HeiaHeia Focuses On B2B Angle, Promotes API

    When you think of fitness apps and web services, you think of your SportsTrackers and your Endomondos — services designed to spit out raw statistics to help you better tailor your workouts. For some reason I’ve always somewhat compared HeiaHeia to these services, but doing so was like comparing Angry Birds to a flight simulator. HeiaHeia considers itself a casual wellness solution in the same sense as the term “casual gaming,” the company focuses on low barriers to entry.

    The service is more of an open platform, more general purpose, and hits the casual wellness population who want to keep track of and share their workouts to stay motivated, but not necessarily be the athletes who need to know what their top speed was going up that hill. CEO Jussi Räisänen tells us the sports tracking services are great, “I really like the technology they’ve developed, but it’s for a different use case.” HeiaHeia has now started promoting two aspects of their service: their B2B angle and their API.

    We’ve covered HeiaHeia many times in the past, but if you’re not familiar with it, the service works by allowing user to pick a target amount of hours, number of exercises, kilometers, or even steps, and then keep track of their physical activity. The service wasn’t gamified too much by design, but instead uses social features and “cheers” to each other to keep users focused. The statistics and graphs also provide a hook for coming back, especially the large activity meter that lets you know how well you’re hitting your weekly activity goal.

    The service is flexible enough to include activities anywhere from berry picking to indoor cycling, allowing nearly any age group or fitness level to share their workouts and interact with each other through social features.

    HeiaHeia has seen solid growth in Finland. They claim 130 000 users in the country, or roughly 5% of the working population. Speaking of which, HeiaHeia is now focusing on a new enterprise angle for companies who wish to get their employees into healthy habits so they can lower costs related to healthcare. This is apparently a huge concern for corporations as inactivity costs to workplaces range anywhere between hundreds to thousands of euros yearly per employee.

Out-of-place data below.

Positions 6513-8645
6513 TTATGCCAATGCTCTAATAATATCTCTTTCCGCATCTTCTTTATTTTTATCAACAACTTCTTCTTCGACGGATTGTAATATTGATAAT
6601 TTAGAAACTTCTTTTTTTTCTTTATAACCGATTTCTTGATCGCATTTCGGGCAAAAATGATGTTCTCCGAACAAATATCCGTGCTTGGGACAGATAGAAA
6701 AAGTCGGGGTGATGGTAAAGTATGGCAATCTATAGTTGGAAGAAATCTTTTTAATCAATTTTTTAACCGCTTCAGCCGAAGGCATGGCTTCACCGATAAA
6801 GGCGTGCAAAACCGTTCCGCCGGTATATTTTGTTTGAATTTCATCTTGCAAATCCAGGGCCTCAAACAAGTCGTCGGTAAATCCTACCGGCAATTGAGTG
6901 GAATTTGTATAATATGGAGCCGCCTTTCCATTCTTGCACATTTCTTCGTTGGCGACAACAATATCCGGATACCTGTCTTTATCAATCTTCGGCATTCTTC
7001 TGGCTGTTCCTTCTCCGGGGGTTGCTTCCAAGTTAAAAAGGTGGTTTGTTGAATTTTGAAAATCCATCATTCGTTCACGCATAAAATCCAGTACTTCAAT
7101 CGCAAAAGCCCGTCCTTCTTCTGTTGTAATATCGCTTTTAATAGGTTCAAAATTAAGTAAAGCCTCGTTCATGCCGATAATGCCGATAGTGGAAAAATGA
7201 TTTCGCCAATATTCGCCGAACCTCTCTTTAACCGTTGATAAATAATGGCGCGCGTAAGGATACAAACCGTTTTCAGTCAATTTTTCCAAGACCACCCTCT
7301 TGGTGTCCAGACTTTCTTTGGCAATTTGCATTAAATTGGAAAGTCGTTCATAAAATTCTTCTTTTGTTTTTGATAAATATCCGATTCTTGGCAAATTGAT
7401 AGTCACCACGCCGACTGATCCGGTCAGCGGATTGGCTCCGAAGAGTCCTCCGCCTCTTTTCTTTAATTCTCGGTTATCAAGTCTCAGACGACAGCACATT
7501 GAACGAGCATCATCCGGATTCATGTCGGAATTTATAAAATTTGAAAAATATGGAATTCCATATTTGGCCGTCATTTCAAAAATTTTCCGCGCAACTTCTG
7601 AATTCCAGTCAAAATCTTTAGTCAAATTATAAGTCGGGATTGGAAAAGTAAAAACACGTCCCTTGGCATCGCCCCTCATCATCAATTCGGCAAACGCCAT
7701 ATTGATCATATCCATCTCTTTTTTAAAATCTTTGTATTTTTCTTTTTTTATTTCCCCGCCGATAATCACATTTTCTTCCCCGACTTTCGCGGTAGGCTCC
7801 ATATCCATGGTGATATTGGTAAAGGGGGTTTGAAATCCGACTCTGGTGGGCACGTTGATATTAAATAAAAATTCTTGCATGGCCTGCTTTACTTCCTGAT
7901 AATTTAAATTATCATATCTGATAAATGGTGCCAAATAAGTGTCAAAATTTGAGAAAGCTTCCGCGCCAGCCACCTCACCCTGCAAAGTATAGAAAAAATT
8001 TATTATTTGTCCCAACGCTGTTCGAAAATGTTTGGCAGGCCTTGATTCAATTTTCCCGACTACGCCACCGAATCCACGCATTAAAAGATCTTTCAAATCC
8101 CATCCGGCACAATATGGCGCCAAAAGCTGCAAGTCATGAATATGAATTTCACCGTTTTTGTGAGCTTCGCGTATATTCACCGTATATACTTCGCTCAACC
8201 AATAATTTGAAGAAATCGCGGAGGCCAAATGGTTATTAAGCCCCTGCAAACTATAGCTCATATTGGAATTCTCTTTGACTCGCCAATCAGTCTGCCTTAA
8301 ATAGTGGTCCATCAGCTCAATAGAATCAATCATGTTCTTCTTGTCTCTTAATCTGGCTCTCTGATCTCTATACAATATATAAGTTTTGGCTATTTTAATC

A Jyväskylä University thesis estimated sick leave costs attributed to physical inactivity are €400 million annually in Finland alone, and these measurements generally measure only direct sick days, not indirect costs like productivity, chronic diseases, and obesity. Finnish companies also spend an average of over €100 a year on physical activity promotion per employee, giving the company already a large target market.

    HeiaHeia’s B2B service breaks down companies or offices into teams and focus on a common goal, like the company hits 400 hours of exercise in a month a certain amount of money will be donated to charity. Räisänen says they built the service so the companies running the program can’t even see who has been working out and who hasn’t, because the idea of an “Orwellian big brother” service is not appealing to employees. It also shifts the company from rewarding the triathletes in the office who would be working out hours a day anyway.

    Users can join the B2B product though their normal HeiaHeia account, allowing them to still keep the social features while still participating with their company.

    Customers piloting the B2B service already include Teliasonera, and GE healthcare Finland, signifying the service scales up to serving thousands of employees easily while still being a good fit for smaller offices. The Finnish retail chain, Tokmani, has used HeiaHeia in their 140 stores, having each store competing against each other.

    HeiaHeia also recently started promoting their documented API, which allows developers to make apps or services based off of the HeiaHeia product. Their website is mobile optimized, but after a developer requested API access to build his own app the team decided to document and open up the API for anyone to build services off of.

    CEO Räisänen says “Our philosophy is to make the fun service available to anyone. We also believe there are fantastic developers out there who can do wonders on mobile, so we go for what’s also known as the ‘Twitter strategy’.”

    Currently there are six apps out on a number of platforms. This openness really turns HeiaHeia into more of a platform than just a narrow service, and it can potentially better serve segments of users, such as an app made for women who like to play basketball.

    With almost the same methodology as their API, HeiaHeia allows fitness professionals to build their own fitness programs into the service.